Sunday, December 28, 2014

Tombstone Territories R.V. Resort

We left Camp Verde on December 5th after a couple days delay due to heavy overcast, rain, and fog. We were only 30-40 miles outside of Camp Verde when the landscape turned to Saguaro Cacti everywhere!  Wow! We arrived at Tombstone Territories R.V. Resort on December 6th.  It is located 8 miles east on Highway 82 out in the desert!  This area is different for sightseeing than other areas we've been in, as the tourist attractions are spread out several miles in every direction. Note on the map the outlying communities.  Using Sierra Vista as a central hub, Benson is 35 miles north, Tucson is 75 miles northwest, Nogales is 63 miles southwest, Bisbee is 24 miles southeast,  Douglas is 50 miles southeast and Tombstone is about 10 miles east! It's taking a bit more planning to tour economically here!
This is our little homestead at the corner of Wyatt Way and Holliday Street!
This is the view out our door. The lot to the right side of the picture with the red chair is ours. So much for the myth that you need reservations to get into an Arizona r.v. park during the peak Winter months. This wonderful park is nearly empty! We personally love not having neighbors nearby!
This is the view in back of the camper. The building is the rec. hall. It has every amenity you could want! There are several activities, but my favorite is the Friday, Saturday, Sunday homemade sweets made available for ones munching pleasure!  We had an excellent potluck brunch and dinner Christmas day! A New Years sock hop is planned!
This is the view out the side picture window.
The view out the front window is of the laundry building.  I chose our location in part due to its close proximity.  I love that the park provides a clothes line, too!
Here is our lot.  It is almost like we have our own little island!
To the front of the rec. hall is a wonderfully large play yard for the dogs. It's a comfortable distance from our location.
To the back of the r.v. park are some ATV trails. The dogs love them for a straight out fast run!
This is another trail coming off the same back corner. I'm told that these trails create a square of trails approximately 3 miles in length. We plan to stay in this park at least until January 6th, but possibly another month.  We are researching parks closer to Sierra Vista, Benson, and Tucson with the idea of relocating closer to places and things we'd like to visit.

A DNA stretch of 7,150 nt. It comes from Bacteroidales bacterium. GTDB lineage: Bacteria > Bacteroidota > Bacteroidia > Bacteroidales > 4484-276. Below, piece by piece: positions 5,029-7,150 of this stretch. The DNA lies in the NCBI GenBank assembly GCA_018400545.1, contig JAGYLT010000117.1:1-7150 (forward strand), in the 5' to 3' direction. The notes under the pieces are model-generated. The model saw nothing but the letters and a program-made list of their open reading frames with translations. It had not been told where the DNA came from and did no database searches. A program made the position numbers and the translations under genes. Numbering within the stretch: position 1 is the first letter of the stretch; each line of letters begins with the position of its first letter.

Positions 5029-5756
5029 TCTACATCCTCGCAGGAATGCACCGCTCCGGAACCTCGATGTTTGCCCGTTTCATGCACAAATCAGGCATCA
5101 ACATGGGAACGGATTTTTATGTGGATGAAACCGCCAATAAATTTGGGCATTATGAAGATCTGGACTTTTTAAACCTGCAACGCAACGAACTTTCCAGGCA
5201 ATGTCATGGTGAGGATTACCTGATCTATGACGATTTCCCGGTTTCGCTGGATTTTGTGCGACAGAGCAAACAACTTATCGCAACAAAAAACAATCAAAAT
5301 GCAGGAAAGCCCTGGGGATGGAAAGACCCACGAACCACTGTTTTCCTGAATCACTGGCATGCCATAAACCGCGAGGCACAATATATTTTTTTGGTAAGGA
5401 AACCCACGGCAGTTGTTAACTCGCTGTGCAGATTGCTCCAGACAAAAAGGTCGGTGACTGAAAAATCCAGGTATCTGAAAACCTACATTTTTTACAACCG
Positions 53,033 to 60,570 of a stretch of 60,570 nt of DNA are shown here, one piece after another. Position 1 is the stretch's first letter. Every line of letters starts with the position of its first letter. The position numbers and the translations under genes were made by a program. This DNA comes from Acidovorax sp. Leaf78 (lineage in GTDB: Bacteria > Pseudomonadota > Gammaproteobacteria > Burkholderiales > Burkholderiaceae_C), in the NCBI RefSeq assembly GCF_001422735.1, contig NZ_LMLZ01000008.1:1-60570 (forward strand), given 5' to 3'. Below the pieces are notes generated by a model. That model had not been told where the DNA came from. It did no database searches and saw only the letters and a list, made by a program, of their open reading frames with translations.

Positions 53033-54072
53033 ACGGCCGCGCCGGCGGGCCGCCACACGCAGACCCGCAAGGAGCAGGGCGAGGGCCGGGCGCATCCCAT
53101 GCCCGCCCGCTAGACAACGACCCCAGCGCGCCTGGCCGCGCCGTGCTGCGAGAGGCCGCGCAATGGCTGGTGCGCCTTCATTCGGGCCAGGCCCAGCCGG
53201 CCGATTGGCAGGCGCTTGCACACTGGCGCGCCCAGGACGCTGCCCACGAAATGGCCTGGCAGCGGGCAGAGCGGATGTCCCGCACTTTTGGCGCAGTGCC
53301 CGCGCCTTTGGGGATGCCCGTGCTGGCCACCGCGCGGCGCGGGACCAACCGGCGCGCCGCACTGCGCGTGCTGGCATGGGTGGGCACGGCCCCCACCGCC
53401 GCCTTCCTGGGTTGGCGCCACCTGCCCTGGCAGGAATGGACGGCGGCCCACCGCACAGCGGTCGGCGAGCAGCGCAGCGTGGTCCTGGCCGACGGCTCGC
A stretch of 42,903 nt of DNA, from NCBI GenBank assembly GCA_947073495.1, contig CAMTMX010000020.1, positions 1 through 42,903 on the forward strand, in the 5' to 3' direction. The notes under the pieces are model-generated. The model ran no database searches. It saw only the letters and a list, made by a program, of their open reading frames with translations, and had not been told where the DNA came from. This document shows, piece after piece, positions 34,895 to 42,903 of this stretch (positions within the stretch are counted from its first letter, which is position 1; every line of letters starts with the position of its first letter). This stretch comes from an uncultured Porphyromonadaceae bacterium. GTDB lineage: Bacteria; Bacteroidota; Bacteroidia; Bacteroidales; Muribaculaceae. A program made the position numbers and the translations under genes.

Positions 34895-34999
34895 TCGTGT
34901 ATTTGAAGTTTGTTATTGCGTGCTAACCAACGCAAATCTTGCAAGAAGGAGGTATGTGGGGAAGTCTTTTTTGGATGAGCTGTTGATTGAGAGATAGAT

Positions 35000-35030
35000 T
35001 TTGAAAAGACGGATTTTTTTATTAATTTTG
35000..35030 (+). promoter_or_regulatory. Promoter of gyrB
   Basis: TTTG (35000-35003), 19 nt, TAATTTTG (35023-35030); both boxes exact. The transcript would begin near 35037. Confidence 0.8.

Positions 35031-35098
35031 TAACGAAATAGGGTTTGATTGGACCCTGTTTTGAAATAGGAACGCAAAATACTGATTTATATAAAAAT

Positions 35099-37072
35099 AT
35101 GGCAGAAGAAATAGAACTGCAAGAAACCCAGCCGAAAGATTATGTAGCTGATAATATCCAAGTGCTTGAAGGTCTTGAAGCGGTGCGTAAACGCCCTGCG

Saturday, November 29, 2014

Tuzigoot National Monument

Here is a fantastic picture I found on the Internet of the Tuzigoot (Two-zi-goo-t) pueblo! When you are at the pueblo you can only capture parts of it in photos. You walk up to the pueblo from the right side of the picture.
This is the stairway to the tower at the top of the mass of pueblos.
Roy must have a connection with lizards as they always seem to come out to greet him!
This is the inside of the tower pueblo.
This is the view from the top of the tower pueblo looking back towards the visitor's center.
This is the view looking down from the opposite side of the tower pueblo.  Amazing, isn't it!
This is looking back up towards the top from the pueblos in the prior picture.
This is the view from the top of the pueblo tower looking west toward Clarkdale. You may remember that Clarkdale, founded in 1912, was established as a company town to house the workers for the Clarkdale Copper Smelter that you can see in the distance on the right side of the picture. The Clarkdale Smelter operated from around 1912-1953. The field in the picture and surrounding Tuzigoot was the tailings pond for the former United Verde Copper Mine located in Jerome. If you enlarge the picture, you can get an idea of how close the mining community of Jerome is. Jerome was established around 1883. It is located in the hills near the left side of the picture just below the highest pointed peak. The Sinagua Indians occupied Tuzigoot between 1125-1425AD. They would have abandoned Tuzigoot long before the mining began.
Many artifacts were found in Tuzigoot. The visitors center has many nice displays!
This interactive screen at the visitor's center is fascinating. Look at all the known pueblos in the Verde Valley!!!
Take one more look at the magnificent structure known as Tuzigoot! It is the largest and best preserved of the many Sinagua pueblo ruins in the Verde Valley. It is reported to have 110 rooms!

Tuesday, November 25, 2014

Geology and Ancient Ruins

This post makes me wish I had a better camera, so that you could see the details.  I left the picture properties larger, in hopes that you will be able to enlarge the pictures to a size to see more. I'm finding by studying pictures I've taken, that I discover things I didn't notice when in the location looking right at them! 
In traveling a back road near Montezuma's Well we have noticed mesas with what appears to be rectangular cut rocks spiraling around them like ancient walkways to the top! The rocks look so symmetrical in shape and alignment that we can't imagine them to be anything, but cut and placed there by humans! We have heard of Hopi mesas near Tuba City, Arizona. It apparently is a Hopi custom to build their communities on mesas.
We decided we had to take a hike up the mesa to explore a little closer! I was amazed at how easy the walk was, as there seemed to be natural trails that increased in elevation quite gently!
Here is a closer look at the rocks that make up the edging of each level. What do you think? Are they natural, man made, an integration of  both? Blows my mind! They are so large you have to wonder how ancient natives would have transported them there. I read about a geological phenomena call cliff and bench topography where through erosion a rock cliff is created and then a flat level called a bench. That could be part of it, but some of these rocks seem to be placed on top the ground and I can't get over the rectangular shape!
Here's the top! It's so flat that one could easily put a house here today!